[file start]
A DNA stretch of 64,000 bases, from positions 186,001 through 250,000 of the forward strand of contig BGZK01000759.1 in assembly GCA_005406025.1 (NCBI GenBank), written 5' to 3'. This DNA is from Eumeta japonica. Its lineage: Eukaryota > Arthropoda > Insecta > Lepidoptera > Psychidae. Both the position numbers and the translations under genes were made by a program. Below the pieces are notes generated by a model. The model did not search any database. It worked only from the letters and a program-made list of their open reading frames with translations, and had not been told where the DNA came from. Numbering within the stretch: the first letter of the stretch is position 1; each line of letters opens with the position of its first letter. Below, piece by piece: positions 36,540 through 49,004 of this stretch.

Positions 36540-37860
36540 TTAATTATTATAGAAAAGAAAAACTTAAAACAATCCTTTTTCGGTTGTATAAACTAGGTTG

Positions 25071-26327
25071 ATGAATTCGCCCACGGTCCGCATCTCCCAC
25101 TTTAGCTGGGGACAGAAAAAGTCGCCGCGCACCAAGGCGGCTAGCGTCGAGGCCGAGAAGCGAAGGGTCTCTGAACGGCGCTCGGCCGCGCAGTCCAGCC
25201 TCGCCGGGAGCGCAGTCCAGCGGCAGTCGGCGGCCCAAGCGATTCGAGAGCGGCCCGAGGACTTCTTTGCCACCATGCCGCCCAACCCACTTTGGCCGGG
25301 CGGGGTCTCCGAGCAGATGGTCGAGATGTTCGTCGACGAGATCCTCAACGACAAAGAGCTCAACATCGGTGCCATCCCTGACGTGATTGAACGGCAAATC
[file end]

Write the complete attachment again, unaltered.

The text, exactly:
A DNA stretch of 64,000 bases, from positions 186,001 through 250,000 of the forward strand of contig BGZK01000759.1 in assembly GCA_005406025.1 (NCBI GenBank), written 5' to 3'. This DNA is from Eumeta japonica. Its lineage: Eukaryota > Arthropoda > Insecta > Lepidoptera > Psychidae. Both the position numbers and the translations under genes were made by a program. Below the pieces are notes generated by a model. The model did not search any database. It worked only from the letters and a program-made list of their open reading frames with translations, and had not been told where the DNA came from. Numbering within the stretch: the first letter of the stretch is position 1; each line of letters opens with the position of its first letter. Below, piece by piece: positions 36,540 through 49,004 of this stretch.

Positions 36540-37860
36540 TTAATTATTATAGAAAAGAAAAACTTAAAACAATCCTTTTTCGGTTGTATAAACTAGGTTG

Positions 25071-26327
25071 ATGAATTCGCCCACGGTCCGCATCTCCCAC
25101 TTTAGCTGGGGACAGAAAAAGTCGCCGCGCACCAAGGCGGCTAGCGTCGAGGCCGAGAAGCGAAGGGTCTCTGAACGGCGCTCGGCCGCGCAGTCCAGCC
25201 TCGCCGGGAGCGCAGTCCAGCGGCAGTCGGCGGCCCAAGCGATTCGAGAGCGGCCCGAGGACTTCTTTGCCACCATGCCGCCCAACCCACTTTGGCCGGG
25301 CGGGGTCTCCGAGCAGATGGTCGAGATGTTCGTCGACGAGATCCTCAACGACAAAGAGCTCAACATCGGTGCCATCCCTGACGTGATTGAACGGCAAATC